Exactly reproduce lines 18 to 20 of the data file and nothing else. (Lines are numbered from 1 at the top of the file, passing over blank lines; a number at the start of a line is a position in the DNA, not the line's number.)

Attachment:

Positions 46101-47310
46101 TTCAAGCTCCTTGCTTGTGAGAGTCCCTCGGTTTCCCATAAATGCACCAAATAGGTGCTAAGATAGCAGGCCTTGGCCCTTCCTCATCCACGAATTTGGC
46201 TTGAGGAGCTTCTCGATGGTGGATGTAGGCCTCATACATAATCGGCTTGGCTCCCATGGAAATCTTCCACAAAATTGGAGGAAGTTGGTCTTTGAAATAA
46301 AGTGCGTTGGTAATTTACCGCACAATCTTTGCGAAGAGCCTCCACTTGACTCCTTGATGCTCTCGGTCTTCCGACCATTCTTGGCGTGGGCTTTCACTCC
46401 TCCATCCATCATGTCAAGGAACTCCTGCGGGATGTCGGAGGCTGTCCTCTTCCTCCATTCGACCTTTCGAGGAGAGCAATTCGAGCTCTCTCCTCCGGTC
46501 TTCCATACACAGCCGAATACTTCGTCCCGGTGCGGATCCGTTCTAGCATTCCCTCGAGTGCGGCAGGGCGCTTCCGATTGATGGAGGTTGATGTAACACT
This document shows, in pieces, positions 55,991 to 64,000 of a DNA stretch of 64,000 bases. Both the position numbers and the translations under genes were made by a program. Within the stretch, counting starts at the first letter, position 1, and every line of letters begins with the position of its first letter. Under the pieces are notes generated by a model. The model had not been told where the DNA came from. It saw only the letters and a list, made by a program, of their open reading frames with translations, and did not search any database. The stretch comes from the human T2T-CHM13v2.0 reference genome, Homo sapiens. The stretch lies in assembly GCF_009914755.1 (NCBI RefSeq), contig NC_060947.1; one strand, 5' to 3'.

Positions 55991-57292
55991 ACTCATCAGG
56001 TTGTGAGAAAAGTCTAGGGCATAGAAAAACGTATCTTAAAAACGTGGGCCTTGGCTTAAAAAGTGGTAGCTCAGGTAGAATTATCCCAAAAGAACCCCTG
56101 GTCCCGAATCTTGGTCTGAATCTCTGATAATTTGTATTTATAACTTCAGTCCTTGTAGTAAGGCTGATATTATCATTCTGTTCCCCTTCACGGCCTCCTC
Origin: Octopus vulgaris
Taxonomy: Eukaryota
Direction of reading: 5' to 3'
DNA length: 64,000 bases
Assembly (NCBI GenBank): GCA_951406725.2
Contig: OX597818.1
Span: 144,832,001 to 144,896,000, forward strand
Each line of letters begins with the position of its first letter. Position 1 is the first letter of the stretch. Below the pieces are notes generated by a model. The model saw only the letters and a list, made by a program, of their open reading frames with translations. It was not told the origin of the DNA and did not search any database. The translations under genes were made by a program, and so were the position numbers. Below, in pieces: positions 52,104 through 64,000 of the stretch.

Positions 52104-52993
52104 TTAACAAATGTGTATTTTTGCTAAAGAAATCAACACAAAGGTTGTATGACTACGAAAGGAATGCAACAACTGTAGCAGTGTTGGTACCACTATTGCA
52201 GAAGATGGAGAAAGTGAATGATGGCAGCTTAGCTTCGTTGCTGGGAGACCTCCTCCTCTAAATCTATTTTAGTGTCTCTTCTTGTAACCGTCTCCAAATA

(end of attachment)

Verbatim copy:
Span: 144,832,001 to 144,896,000, forward strand
Each line of letters begins with the position of its first letter. Position 1 is the first letter of the stretch. Below the pieces are notes generated by a model. The model saw only the letters and a list, made by a program, of their open reading frames with translations. It was not told the origin of the DNA and did not search any database. The translations under genes were made by a program, and so were the position numbers. Below, in pieces: positions 52,104 through 64,000 of the stretch.

Positions 52104-52993